The relationship between synoptic scale airflow direction and daily rainfall: a methodology applied to Devon and Cornwall, South West England
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Trans-scale relationships are established between fluctuations in the direction of the geostrophic flow over the British Isles and spatial variations in rainfall over Devon an Cornwall, South West England. The rationale for using such an approach is to provide the basis for assessing changes to the region's rainfall climatology that may result from possible future enhanced greenhouse effect forced alterations to large-scale wind flow patterns. A new method, the concentration factor (CF), that relates rainfall totals to the frequency of the flow, is applied to investigate spatial variations in rainfall totals at twelve stations in the two counties under eight wind direction groups (N, NE, E, SE, S, SW, W, NW). S and SW flow types are found to produce the highest daily rainfall totals at all locations, with the three easterly groups (NE, E, SE) yielding higher daily precipitation intensities than the maritime NW group. Inter-annual and seasonal variations in daily wind direction - rainfall (WD/R) relationships are then assessed at two contrasting sites in Cornwall (St. Mawgan, Culdrose) using 40 years of data (1957-96). In general, there is a trend over this period toward maritime airflows (S, SW, W, NW) producing higher daily rainfall totals, with the continental groups (N, NE, E, SE) yielding lower totals relative to their frequency of occurrence. The trend toward maritime airflows producing higher rainfall totals is in line with recent trends in the North Atlantic Oscillation (NAO). Notable seasonal variations in WD/R relationships over Cornwall are interpreted in terms of the location's exposure to the prevailing wind, sea temperature variations and the orography of the South West Peninsula.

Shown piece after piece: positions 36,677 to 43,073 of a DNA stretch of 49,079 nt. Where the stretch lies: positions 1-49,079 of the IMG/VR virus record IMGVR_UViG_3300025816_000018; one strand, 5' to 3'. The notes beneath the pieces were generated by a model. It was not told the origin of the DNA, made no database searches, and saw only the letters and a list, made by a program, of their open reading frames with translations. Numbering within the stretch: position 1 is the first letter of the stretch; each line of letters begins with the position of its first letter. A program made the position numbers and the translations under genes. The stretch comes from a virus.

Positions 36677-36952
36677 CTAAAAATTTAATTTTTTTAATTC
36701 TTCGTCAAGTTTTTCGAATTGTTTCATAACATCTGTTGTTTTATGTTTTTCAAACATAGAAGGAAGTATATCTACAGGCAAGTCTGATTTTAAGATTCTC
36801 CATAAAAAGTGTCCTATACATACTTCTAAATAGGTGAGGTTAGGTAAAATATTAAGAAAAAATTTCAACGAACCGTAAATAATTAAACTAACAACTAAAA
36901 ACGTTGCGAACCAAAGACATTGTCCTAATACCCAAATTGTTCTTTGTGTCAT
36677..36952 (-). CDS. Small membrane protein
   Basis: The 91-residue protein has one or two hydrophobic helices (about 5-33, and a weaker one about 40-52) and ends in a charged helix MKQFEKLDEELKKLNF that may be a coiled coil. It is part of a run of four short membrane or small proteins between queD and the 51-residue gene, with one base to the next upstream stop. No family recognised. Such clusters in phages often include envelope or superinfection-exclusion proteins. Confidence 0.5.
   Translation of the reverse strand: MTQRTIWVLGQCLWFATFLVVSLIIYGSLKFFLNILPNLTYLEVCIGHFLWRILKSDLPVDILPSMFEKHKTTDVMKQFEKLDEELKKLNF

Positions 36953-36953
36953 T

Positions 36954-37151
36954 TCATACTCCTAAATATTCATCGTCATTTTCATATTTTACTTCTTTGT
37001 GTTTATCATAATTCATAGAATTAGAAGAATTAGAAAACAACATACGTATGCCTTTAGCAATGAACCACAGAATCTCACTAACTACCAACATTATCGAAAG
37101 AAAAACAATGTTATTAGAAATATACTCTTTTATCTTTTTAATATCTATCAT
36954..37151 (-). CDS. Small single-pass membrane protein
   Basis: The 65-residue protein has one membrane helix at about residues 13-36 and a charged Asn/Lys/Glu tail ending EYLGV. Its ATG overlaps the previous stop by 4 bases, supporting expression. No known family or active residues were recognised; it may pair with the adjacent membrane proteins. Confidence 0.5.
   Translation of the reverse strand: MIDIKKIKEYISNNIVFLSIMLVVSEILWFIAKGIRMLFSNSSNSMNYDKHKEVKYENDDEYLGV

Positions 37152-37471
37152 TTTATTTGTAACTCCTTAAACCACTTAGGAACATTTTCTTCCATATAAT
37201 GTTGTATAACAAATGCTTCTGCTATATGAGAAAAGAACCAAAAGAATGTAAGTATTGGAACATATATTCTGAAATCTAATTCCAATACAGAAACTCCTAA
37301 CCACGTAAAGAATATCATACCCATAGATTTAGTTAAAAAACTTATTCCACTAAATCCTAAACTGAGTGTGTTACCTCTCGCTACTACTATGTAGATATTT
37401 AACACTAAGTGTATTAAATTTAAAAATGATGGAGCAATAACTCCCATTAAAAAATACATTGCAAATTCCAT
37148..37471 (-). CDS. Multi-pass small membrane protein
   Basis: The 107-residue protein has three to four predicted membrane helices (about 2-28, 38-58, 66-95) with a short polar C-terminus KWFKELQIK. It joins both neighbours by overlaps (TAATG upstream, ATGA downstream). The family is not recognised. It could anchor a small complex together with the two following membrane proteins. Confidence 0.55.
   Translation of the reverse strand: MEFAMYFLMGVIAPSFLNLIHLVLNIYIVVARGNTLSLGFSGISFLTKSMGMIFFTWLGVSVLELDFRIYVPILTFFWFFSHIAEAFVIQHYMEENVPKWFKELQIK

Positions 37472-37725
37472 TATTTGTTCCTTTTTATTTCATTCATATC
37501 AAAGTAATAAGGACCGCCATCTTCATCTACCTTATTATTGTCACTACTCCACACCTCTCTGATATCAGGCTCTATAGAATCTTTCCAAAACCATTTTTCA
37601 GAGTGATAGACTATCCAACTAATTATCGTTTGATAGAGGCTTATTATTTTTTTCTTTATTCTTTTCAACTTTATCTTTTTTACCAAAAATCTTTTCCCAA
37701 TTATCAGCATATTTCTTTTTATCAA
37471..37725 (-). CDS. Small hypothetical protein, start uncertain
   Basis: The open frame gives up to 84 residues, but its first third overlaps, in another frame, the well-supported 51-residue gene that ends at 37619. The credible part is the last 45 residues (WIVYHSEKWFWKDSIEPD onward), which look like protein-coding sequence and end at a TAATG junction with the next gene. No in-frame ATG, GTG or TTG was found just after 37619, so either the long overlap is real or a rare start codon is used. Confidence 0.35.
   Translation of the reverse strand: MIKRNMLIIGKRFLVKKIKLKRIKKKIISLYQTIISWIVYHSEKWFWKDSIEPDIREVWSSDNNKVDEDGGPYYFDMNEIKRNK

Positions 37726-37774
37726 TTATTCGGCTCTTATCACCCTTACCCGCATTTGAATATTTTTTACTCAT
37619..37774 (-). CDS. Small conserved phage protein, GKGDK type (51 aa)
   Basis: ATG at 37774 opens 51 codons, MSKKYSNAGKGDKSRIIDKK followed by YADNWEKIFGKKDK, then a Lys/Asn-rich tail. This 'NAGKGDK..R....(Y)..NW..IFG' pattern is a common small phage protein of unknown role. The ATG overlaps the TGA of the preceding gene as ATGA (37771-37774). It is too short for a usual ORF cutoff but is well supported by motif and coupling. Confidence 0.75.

|Number of pages||20|
|Journal||Theoretical and Applied Climatology|
|Publication status||Published - 1 Jan 2001|